Harriman Institute

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Voices from the Soviet Edge: Southern Migrants in Leningrad and Moscow by Jeff Sahadeo

This event was held virtually as a Zoom webinar and streamed via YouTube Live.

Click here to purchase Voices from the Soviet Edge from Book Culture NYC.

Please join us for the inaugural event of the Minority Inclusion and Exclusion in Soviet and Post-Communist Societies Speaker Series, a discussion with Jeff Sahadeo, Associate Professor at the Institute of Europe, Russian, and Eurasian Studies at Carleton University, and author of Voices from the Soviet Edge: Southern Migrants in Leningrad and Moscow (Cornell University Press, 2019).

Jeff Sahadeo reveals the complex and fascinating stories of migrant populations in Leningrad and Moscow. Voices from the Soviet Edge focuses on the hundreds of thousands of Uzbeks, Tajiks, Georgians, Azerbaijanis, and others who arrived toward the end of the Soviet era, seeking opportunity at the privileged heart of the USSR. Through the extensive oral histories Sahadeo has collected, he shows how the energy of these migrants, denigrated as “Blacks” by some Russians, transformed their families’ lives and created inter-republican networks, altering society and community in both the center and the periphery of life in the “two capitals.”

Voices from the Soviet Edge connects Leningrad and Moscow to transnational trends of core-periphery movement and marks them as global cities. In examining Soviet concepts such as “friendship of peoples” alongside ethnic and national differences, Sahadeo shows how those ideas became racialized but could also be deployed to advance migrant aspirations. He exposes the Brezhnev era as a time of dynamism and opportunity, and Leningrad and Moscow not as isolated outposts of privilege but at the heart of any number of systems that linked the disparate regions of the USSR into a whole. In the 1980s, as the Soviet Union crumbled, migration increased. These later migrants were the forbears of contemporary Muslims from former Soviet spaces who now confront significant discrimination in European Russia. As Sahadeo demonstrates, the two cities benefited from 1980s’ migration but also became communities where racism and exclusion coexisted with citizenship and Soviet identity.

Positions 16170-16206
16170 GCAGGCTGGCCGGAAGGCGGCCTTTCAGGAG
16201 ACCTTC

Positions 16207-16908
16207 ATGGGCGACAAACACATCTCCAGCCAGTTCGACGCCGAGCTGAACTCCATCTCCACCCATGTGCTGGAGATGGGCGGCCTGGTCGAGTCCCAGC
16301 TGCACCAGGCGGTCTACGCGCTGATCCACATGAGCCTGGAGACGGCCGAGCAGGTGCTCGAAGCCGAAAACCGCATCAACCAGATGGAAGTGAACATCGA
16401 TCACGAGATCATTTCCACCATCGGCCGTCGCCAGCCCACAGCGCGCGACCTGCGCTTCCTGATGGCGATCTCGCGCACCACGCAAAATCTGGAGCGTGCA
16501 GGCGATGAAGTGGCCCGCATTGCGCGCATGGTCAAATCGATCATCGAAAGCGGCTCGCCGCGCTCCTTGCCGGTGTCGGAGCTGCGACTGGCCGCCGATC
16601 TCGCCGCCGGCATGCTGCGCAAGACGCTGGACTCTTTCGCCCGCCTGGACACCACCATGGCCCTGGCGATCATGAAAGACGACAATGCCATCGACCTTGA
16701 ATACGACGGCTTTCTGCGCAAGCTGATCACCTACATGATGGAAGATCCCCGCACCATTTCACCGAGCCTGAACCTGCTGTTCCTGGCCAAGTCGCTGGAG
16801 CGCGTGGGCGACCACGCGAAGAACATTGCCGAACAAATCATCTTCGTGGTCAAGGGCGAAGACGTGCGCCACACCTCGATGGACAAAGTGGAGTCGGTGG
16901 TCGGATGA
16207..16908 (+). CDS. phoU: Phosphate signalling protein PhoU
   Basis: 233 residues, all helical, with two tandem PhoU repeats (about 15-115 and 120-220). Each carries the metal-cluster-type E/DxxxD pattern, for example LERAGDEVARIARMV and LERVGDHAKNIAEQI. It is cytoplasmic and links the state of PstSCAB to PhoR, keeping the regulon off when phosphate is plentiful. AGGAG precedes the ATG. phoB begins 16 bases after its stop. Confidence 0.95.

Jeff Sahadeo is Associate Professor at the Institute of European Russian and Eurasian Studies at Carleton University. He is the author of Russian Colonial Society in Tashkent 1865–1923 and co-editor of Everyday Life in Central Asia.

 

 

Minority Inclusion and Exclusion in Soviet and Post-Communist Societies

2020-2021 Speaker Series

As we continue to struggle with issues of discrimination and systemic racism in our own country, it’s important to broaden our perspectives and examine the often-overlooked experiences of minorities and vulnerable communities living in Russia, Eurasia, and Eastern Europe. Over the next couple of years, we have planned an academic speaker series that considers some of the latest academic research on issues of discrimination, representation, identity, and inequality in the USSR and post-socialist societies.

The series, organized by Postdoctoral Research Scholar Svetlana Borodina, will look at minorities and marginalized groups in the post-Soviet and post-socialist space—how they become folded into or erased from (post)socialist national projects. Speakers will engage with different national contexts and social groups to help the audience build a nuanced understanding of the wide spectrum of inclusion and exclusion measures practiced in Soviet and postsocialist societies. We will tackle the following questions:

What kinds of minority bodies and identities serve as tokens of national flourishing in (post)socialist societies? 

How do marginalized people reclaim their right to participate in shaping their future and the future of their countries, more broadly?

What is unique about postsocialist discourses of diversity and inclusion and what global challenges do they respond to?

DECEMBER 1, 2020
Voices from the Soviet Edge: Southern Migrants in Leningrad and Moscow

Jeff Sahadeo, Associate Professor at the Institute of Europe, Russian, and Eurasian Studies, Carleton University

JANUARY 22, 2021
Mixed Messages: Mediating Native Belonging in Asian Russia

Kathryn E. Graber Assistant Professor of Anthropology and Central Eurasian Studies, Indiana University Bloomington

FEBRUARY 17, 2021
Narkomania: Drugs, HIV, and Citizenship in Ukraine

Jennifer J. Carroll, Assistant Professor of Anthropology, Elon University

MARCH 17, 2021
Post-Socialist Rehabilitations: Disability, Race, Gender and Sexuality and the Limits of National Belonging

Kateřina Kolářová, Assistant Professor of Cultural Studies, Charles University, Prague

APRIL 7, 2021
The War Between the Wars: The Turk, the Homosexual, and Temporal Condensation in Postsocialist Armenia

Tamar Shirinian, Postdoctoral Teaching Associate Department of Anthropology University of Tennessee Knoxville

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